Scientists are on the hunt for “super memorisers” to take part in a new study about people with exceptional memories.
Academics from the University of Cambridge are trying to uncover why some people are much better at remembering than others.
Anyone who believes they have an exceptional memory is being urged to take an online survey and memory test.
“Memory is one of the best understood psychological processes in terms of brain networks and yet we still don’t really know why some people have exceptional memories. That’s why we’re inviting people to take part in our study,” said Professor Jon Simons from the Department of Psychology at the University of Cambridge.
The researchers are also aiming to discover whether people who are autistic or neurodiverse are more likely to have an exceptional memory.
The team have previously worked with writer Daniel Tammet, who is autistic and has synaesthesia and can recall the number pi to 22,514 digits.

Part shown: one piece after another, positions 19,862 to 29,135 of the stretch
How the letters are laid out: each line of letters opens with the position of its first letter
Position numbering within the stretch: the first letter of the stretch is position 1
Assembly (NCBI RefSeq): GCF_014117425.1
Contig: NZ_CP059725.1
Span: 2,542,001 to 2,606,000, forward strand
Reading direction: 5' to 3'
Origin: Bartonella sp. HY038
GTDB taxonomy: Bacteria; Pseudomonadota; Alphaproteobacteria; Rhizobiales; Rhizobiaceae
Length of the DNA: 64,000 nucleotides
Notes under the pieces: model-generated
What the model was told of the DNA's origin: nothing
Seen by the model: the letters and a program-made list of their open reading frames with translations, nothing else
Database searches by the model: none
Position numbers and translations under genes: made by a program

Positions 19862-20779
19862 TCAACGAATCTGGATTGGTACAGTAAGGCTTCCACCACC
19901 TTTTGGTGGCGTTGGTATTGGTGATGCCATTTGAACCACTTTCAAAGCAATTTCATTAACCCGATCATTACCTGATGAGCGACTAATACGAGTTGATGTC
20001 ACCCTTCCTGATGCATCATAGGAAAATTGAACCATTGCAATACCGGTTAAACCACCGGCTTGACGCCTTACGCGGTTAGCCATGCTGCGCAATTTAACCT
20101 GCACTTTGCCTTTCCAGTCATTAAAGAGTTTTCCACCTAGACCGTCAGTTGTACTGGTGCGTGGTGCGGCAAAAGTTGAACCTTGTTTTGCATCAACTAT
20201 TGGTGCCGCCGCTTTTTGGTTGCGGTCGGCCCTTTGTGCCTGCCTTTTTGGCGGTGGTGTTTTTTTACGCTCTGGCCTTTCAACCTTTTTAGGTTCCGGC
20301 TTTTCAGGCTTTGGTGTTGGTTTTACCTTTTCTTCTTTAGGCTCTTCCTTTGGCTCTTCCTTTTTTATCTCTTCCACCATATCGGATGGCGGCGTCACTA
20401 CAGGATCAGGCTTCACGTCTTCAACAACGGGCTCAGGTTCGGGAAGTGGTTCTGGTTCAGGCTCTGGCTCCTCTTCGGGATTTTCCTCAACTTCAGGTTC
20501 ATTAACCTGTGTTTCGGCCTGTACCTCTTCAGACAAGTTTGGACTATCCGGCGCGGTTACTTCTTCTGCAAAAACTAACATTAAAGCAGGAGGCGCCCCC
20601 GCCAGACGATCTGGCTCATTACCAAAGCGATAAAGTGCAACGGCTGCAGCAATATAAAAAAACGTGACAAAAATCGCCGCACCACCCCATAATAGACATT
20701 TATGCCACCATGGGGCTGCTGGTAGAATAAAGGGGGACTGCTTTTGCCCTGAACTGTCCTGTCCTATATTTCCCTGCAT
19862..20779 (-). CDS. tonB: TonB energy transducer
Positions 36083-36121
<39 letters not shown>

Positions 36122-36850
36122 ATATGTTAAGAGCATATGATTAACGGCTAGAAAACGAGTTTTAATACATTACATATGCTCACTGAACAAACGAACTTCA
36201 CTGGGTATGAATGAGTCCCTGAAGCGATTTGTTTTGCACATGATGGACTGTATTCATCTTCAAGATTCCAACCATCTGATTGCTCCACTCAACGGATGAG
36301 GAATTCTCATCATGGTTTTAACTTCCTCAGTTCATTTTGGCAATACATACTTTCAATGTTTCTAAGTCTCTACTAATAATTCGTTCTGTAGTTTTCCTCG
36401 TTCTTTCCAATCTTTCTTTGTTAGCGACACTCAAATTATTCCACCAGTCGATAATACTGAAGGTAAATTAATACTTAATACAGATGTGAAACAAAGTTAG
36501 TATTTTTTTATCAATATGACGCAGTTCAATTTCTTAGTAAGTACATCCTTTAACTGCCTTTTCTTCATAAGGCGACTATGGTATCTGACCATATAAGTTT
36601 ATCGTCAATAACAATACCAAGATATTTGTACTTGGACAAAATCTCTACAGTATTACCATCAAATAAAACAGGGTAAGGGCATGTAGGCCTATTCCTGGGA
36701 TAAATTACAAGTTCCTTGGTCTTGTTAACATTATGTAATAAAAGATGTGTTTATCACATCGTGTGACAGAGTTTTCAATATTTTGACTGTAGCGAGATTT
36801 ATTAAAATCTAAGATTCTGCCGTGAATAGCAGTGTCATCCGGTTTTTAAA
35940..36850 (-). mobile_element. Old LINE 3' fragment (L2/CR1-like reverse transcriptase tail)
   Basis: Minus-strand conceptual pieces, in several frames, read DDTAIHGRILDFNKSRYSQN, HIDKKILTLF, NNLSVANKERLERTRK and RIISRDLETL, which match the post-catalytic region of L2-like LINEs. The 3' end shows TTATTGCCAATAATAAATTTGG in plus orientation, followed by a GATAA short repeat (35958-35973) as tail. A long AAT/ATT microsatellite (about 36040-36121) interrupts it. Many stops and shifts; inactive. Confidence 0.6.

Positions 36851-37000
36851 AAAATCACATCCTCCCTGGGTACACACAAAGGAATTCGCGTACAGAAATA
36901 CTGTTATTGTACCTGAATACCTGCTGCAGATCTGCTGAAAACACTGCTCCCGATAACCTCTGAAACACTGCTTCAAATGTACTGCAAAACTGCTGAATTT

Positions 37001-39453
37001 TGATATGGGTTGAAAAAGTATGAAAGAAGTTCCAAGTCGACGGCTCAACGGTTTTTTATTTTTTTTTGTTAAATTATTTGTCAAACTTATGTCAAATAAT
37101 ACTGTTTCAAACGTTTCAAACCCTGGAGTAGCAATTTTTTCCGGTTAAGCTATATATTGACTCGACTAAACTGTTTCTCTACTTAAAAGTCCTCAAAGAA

Professor Sir Simon Baron-Cohen, director of the Autism Research Centre at Cambridge University and lead investigator of the study, said: “You don’t need to have won any competitions to take part or to consider yourself neurodiverse – and you certainly don’t need to be able to recite pi to 22,000 digits.
“We’re looking for anyone who thinks they might be a ‘super memoriser’ to try out our memory tests.”
Dr Carrie Allison, also from the Autism Research Centre, added: “We hope that people will enjoy taking part in this study and in the process contribute to helping us understand more about memory and whether exceptional memory is related to autism.
“For decades, autism research has focused on disability, but this study is a wonderful opportunity to focus on strengths.”
– People aged 16 to 60 who wish to take part in the online memory tests – such as memorising a phone number or patterns on a chess board – can visit: https://cambridge.eu.qualtrics.com/jfe/form/SV_eFYFJCUtGpbc3RA